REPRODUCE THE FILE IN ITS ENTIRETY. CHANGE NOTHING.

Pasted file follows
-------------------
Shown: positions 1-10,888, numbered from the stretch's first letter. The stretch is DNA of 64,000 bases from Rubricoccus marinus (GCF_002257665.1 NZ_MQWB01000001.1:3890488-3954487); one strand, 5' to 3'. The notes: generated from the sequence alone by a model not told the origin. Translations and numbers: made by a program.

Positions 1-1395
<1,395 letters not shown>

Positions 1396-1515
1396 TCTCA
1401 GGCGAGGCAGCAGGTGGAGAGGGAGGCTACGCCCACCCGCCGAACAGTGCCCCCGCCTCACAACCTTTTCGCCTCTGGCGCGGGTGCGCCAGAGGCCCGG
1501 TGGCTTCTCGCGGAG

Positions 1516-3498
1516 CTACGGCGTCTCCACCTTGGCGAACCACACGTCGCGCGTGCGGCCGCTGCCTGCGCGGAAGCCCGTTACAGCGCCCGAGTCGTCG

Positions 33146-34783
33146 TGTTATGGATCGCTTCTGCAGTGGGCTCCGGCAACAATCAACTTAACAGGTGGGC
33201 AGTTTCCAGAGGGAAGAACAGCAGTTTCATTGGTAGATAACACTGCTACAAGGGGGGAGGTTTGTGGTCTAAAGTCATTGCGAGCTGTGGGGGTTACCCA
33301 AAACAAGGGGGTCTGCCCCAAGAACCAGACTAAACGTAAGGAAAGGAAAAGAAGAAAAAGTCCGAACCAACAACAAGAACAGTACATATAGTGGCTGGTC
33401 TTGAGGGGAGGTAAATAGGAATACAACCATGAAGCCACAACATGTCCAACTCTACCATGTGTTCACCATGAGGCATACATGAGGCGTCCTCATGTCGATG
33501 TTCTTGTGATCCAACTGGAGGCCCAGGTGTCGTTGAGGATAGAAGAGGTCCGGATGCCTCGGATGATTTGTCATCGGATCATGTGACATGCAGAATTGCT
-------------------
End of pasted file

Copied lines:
Shown: positions 1-10,888, numbered from the stretch's first letter. The stretch is DNA of 64,000 bases from Rubricoccus marinus (GCF_002257665.1 NZ_MQWB01000001.1:3890488-3954487); one strand, 5' to 3'. The notes: generated from the sequence alone by a model not told the origin. Translations and numbers: made by a program.

Positions 1-1395
<1,395 letters not shown>

Positions 1396-1515
1396 TCTCA
1401 GGCGAGGCAGCAGGTGGAGAGGGAGGCTACGCCCACCCGCCGAACAGTGCCCCCGCCTCACAACCTTTTCGCCTCTGGCGCGGGTGCGCCAGAGGCCCGG
1501 TGGCTTCTCGCGGAG

Positions 1516-3498
1516 CTACGGCGTCTCCACCTTGGCGAACCACACGTCGCGCGTGCGGCCGCTGCCTGCGCGGAAGCCCGTTACAGCGCCCGAGTCGTCG

Positions 33146-34783
33146 TGTTATGGATCGCTTCTGCAGTGGGCTCCGGCAACAATCAACTTAACAGGTGGGC
33201 AGTTTCCAGAGGGAAGAACAGCAGTTTCATTGGTAGATAACACTGCTACAAGGGGGGAGGTTTGTGGTCTAAAGTCATTGCGAGCTGTGGGGGTTACCCA
33301 AAACAAGGGGGTCTGCCCCAAGAACCAGACTAAACGTAAGGAAAGGAAAAGAAGAAAAAGTCCGAACCAACAACAAGAACAGTACATATAGTGGCTGGTC
33401 TTGAGGGGAGGTAAATAGGAATACAACCATGAAGCCACAACATGTCCAACTCTACCATGTGTTCACCATGAGGCATACATGAGGCGTCCTCATGTCGATG
33501 TTCTTGTGATCCAACTGGAGGCCCAGGTGTCGTTGAGGATAGAAGAGGTCCGGATGCCTCGGATGATTTGTCATCGGATCATGTGACATGCAGAATTGCT